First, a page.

Hi Blog. Pretty nasty situation here. But it’s not the first time I’ve heard of something like this going on. Examples here and here. Kudos to Zentoitsu again for offering a shelter and a means to get this reported. Debito in Hamamatsu
Foreign trainees injured in row with dry-cleaning firm over measly pay
(Mainichi Japan) August 27, 2008, courtesy lots of people.
KOFU — Six Chinese female trainees at a dry-cleaning company in Yamanashi Prefecture got into a row with the company when they complained that they were being paid under the minimum wage, and three of them suffered injuries including a broken bone, it has been learned.
Trouble reportedly erupted when the company, located in Showa, Yamanashi Prefecture, tried to force the six to return to China after they complained about their wages. The three injured workers are considering filing a criminal complaint over their injuries.
The workers also plan to register a complaint against the company with a labor standards inspection office, accusing it of violating the Labor Standard Law by failing to pay them the difference between their wages and the minimum wage.
The trainees said that they came to Japan in December 2005 under a program for foreign trainees and apprentices. After a period of training they started working as trainees. Their working hours were between 8:30 a.m. and 5:30 p.m. and their monthly wage was reportedly 50,000 yen a month. On weekdays, they often worked overtime until midnight, and frequently worked weekends. However, their overtime pay was only 350 yen per hour. This spring, the overtime wage was raised to 450 yen per hour.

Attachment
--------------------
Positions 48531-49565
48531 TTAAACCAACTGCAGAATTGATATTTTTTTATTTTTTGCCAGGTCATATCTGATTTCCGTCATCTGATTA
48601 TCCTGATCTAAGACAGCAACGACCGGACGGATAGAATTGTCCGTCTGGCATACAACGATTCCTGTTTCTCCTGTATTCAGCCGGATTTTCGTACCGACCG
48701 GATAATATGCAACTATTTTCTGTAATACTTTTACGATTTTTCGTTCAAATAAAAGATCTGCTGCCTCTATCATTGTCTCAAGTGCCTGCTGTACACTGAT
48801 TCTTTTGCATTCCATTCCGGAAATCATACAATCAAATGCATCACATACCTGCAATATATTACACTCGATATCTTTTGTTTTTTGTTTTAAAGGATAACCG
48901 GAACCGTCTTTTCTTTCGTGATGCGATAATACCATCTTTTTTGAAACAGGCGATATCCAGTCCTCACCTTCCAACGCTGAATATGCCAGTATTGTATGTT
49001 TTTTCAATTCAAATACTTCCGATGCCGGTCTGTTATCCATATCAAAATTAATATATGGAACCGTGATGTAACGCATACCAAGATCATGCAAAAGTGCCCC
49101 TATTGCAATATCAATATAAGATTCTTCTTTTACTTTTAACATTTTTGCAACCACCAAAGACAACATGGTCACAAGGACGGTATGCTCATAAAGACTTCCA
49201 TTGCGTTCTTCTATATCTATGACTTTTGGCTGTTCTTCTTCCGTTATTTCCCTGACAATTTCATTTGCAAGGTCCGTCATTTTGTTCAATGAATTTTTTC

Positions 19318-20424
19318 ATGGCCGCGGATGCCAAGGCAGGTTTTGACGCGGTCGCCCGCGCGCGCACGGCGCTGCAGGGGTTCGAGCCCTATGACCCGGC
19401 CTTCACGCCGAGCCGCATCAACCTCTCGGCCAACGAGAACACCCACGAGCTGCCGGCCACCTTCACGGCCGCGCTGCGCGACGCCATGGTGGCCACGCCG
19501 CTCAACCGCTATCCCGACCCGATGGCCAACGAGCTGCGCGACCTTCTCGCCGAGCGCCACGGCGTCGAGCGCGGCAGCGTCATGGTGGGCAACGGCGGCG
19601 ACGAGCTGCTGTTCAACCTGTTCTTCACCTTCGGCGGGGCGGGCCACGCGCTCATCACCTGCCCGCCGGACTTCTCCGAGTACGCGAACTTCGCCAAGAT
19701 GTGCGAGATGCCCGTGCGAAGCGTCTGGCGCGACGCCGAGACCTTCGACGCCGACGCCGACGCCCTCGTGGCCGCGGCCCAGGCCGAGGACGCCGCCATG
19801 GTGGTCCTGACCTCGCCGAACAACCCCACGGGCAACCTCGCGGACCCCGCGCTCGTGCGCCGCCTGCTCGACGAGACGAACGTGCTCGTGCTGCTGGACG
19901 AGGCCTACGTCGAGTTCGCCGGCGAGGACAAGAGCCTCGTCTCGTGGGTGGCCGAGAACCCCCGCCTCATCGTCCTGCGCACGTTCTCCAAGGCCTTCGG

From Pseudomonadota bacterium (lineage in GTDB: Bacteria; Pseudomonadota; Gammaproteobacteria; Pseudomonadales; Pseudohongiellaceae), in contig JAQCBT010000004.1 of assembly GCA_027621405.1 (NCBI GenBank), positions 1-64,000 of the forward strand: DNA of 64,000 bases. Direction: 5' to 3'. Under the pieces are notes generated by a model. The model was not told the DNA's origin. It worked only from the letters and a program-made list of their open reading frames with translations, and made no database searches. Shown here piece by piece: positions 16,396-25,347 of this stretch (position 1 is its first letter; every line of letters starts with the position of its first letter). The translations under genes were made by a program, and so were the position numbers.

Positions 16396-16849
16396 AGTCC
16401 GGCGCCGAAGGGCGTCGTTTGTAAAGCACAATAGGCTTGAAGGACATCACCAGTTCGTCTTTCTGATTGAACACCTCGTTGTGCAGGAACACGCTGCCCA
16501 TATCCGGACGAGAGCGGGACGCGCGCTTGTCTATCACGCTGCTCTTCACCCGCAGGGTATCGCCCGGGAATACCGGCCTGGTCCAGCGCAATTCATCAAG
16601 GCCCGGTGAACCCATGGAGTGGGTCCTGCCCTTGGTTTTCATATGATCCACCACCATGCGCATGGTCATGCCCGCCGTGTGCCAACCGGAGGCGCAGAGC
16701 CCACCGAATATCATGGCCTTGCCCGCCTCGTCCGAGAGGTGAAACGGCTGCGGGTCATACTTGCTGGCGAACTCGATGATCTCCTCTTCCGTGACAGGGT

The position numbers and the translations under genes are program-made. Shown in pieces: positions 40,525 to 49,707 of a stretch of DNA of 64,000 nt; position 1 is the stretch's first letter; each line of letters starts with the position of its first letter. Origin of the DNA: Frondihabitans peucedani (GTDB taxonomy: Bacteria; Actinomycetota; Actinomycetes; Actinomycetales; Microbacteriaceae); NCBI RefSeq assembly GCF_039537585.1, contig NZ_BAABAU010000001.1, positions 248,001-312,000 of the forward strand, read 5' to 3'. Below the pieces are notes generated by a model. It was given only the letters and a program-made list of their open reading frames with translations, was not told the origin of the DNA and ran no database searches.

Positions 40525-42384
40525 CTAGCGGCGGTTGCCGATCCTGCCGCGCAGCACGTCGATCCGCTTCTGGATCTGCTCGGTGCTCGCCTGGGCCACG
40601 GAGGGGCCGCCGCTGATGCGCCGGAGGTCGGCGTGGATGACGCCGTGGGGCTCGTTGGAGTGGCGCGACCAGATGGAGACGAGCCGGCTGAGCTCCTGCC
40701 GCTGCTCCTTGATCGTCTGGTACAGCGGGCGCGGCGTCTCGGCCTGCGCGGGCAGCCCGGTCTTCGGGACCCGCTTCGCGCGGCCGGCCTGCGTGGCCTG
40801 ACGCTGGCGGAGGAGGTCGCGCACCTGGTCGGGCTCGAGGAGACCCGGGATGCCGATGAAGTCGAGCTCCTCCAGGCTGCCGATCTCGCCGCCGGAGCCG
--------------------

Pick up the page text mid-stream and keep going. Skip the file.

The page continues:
A company representative speaking to the Mainichi admitted the amount of overtime pay, but said, “We paid a monthly wage of 118,000 yen.” The amount of overtime pay was much lower than the prefecture’s minimum overtime pay, which works out at about 831 yen per hour.
The six workers submitted a written request for their wages to be revised on Aug. 20. The company’s president, Masafumi Uchida, promised that he would reply two days later. However, at about 7:30 a.m. on Aug. 22, the president joined about 10 people including company employees and tried to force the six workers, who were sleeping in a company dormitory, to get into a minibus he had prepared to take them to Narita Airport.
The trainees resisted, and plans to take them to the airport were abandoned, but one of the trainees was left with a broken leg after jumping out of a window on the second floor of the dormitory. Two others suffered bruises and scratches during the row.
The three injured workers were later taken into the custody of the Zentoitsu Workers Union, which supports foreign trainees and apprentices. The remaining three were taken to Narita Airport by company officials and returned home.
Uchida visited the union on Monday and offered an apology.
“If they were Japanese I wouldn’t have done it (tried to force them to leave). I was asked for a high amount of unpaid cash and thought I couldn’t negotiate. I’m sorry for their injuries.”
A Justice Ministry official said there was a possibility the company could be punished.
“The failure to pay wages, the human rights violations and other actions constitute illicit behavior, and there is a possibility that this warrants banning the firm from accepting trainees for three years,” the official said.
(Mainichi Japan) August 27, 2008